10 Jun Blog: Inscribing George Floyd. Thoughts about Black Lives Matter
By Esther Captain.
It was a sad moment in my academic life. Last week Friday afternoon, after months of intense writing, I had given myself the luxury of reading. I had been rearranging my bookshelves at home with adding books from my office at KITLV and came across The implicated subject written by Michael Rothberg (2019) again. According to the handwritten note that I had made in the book, I bought it on December 28 last year, probably with the intention to read it during Christmas break. As with many good intentions, the book ended up on a bigger pile of publications ‘to read’.
Then this Friday, I started reading Rothberg’s analysis of, in his words, “…one of the most infamous recent cases of racial violence: the 2012 murder of Trayvon Martin in Florida. Together with an unfathomably long list of killings of black Americans by police officers, vigilantes, and white supremacists, the murder of Martin helped spark a major political movement: Black Lives Matter.” And already here, on page 2 of the book, next to Trayvon Martin’s name, I took my pencil and added “George Floyd, 2020” at the margin of the page. And I kept doing this throughout the introduction, every time when names of the “…whole host of other black Americans championed by Black Lives Matter” appeared, I felt compelled to add the name of George Floyd in the book.
Why? Perhaps it was an attempt to literally inscribe him in the book. Maybe I wanted to mark the historicity of his murder for later, for myself, when I would pick up the book twenty years from now. Perhaps I wanted to pay respect in an awkward manner (to pay hormat in Indonesian). But this is rationalizing afterwards. I think my feelings were reflecting the absurdity of the synchronicity of this new murder and reading a 2019 academic analysis on this topic. Adding his name was probably and foremost an emotional reaction to the sadness that I felt. Affect, as colleague Francio would say. And same old questions came up again: it is ever going to stop? How long before change? What can I do?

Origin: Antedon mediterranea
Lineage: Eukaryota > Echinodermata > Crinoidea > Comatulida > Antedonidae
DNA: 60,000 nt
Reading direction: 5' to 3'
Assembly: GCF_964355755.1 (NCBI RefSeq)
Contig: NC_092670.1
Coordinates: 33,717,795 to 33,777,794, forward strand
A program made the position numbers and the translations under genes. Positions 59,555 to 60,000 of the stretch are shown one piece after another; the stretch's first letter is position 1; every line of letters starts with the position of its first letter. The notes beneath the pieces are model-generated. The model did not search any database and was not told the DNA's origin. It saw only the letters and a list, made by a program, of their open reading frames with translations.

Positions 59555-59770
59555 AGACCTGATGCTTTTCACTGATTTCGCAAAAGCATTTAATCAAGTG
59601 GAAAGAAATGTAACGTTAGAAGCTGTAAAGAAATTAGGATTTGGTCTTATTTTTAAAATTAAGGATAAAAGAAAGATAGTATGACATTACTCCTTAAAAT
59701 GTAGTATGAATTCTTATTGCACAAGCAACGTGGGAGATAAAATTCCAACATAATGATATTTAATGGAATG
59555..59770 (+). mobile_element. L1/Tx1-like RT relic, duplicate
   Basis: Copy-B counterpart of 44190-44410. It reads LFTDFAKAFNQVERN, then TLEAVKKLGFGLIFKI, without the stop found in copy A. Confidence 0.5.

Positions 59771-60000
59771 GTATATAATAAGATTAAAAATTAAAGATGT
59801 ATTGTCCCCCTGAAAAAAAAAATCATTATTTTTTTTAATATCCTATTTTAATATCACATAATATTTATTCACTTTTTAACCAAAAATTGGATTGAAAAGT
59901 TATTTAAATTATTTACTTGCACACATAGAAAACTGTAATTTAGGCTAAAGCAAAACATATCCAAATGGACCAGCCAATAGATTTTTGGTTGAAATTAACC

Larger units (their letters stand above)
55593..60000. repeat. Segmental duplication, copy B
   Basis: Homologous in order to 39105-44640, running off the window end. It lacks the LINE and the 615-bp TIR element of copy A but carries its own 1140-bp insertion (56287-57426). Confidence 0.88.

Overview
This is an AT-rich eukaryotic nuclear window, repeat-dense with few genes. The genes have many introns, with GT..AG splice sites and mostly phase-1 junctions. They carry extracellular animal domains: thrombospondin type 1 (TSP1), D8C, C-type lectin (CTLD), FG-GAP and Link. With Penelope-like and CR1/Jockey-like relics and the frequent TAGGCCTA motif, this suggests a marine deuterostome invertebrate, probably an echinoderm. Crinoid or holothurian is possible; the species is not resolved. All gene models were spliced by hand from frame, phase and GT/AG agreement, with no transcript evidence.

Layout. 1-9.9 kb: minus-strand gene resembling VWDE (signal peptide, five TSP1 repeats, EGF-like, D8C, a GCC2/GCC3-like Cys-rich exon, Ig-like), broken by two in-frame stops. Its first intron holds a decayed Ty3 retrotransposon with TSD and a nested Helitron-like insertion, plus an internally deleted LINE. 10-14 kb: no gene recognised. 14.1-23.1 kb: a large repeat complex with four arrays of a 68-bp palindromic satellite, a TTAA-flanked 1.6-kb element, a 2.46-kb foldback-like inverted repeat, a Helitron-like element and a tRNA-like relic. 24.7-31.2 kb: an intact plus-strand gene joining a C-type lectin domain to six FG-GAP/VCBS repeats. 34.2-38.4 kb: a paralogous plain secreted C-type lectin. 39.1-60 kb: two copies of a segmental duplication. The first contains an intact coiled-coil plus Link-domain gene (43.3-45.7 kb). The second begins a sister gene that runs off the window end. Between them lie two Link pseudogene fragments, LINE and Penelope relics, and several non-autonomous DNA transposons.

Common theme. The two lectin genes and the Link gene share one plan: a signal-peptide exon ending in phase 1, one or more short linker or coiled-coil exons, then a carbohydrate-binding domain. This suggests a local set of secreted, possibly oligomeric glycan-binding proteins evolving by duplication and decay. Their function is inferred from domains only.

Reading the letters BLM, I unconsciously made an association with an earlier acronym: ZMV. It was attached to ZMV-beweging, where ZMV stands for Zwarte, Migranten- en Vluchtelingenvrouwen: the Black, Migrant- and Refugee Women’s Movement from the eighties and nineties in the Netherlands, that I witnessed and at the same time, belonging to the younger generation as a student and as a PhD-candidate, was a part of. It was the time when a.o. Philomena Essed, Kamala Kempadoo, Troetje Loewenthal and Gloria Wekker were expressing critiques on the white academy and women’s studies, organizing winter and summer schools to explore ZMV-perspectives. Back then, I was thinking about the Indo/Eurasian involvement in this movement, together with my fellow students Guno Jones, Halleh Ghorashi, Nancy Jouwe and Maayke Botman, and sharing thoughts with 2nd generation Indo-thinkers such as Edy Seriese, Pamela Pattynama and colleague Fridus. Thinking in generations and reflecting about intergenerational transfer, ranging from identity/identification to wartime trauma, has been at the center of my academic work. When comparing ZMV and BLM, I think that one of the most meaningful transitions is that in the public realm, the debate on (anti-)racism and decoloniality in the Netherlands has shifted from the periphery to the center over the past decade: (almost) everybody Dutchman or -woman is affected by BLM, the impact of (the debate on) slavery and colonialism or Zwarte Piet, for that matter. Whereas in the eighties and nineties, it felt like we were involved in and committed to a relevant cause, but were acting much more in the margins. With all the sadness and slowness that I also do experience nowadays, I see that as a step ahead, as progress.
I haven’t finished the book of Michael Rothberg yet. We may think about implicated subjects as persons who, following Rothberg’s argument, occupy positions of power and privilege and possibly contribute to, inhabit, inherit or benefit from unequal power relations. However, implicated subjects did not necessarily start nor do they necessarily maintain inequality, as places have changed, time has passed, shifts in societal structures have occurred, thus acknowledging that causal mechanisms are complex. Trying to understand our positionality as academics at KITLV beyond the victim and perpetrator-divide will hopefully enable us to develop into an institution that is embracing its legacy of colonialism by looking behind and over yonder.
(Esther Captain is a senior researcher at KITLV, where she is currently developing a new research line on postcolonial Netherlands, with links to Indonesia and the Caribbean. Moreover, she is a researcher at the ‘Independence, Decolonization, Violence and War in Indonesia, 1945-1950’-program at the same institute.)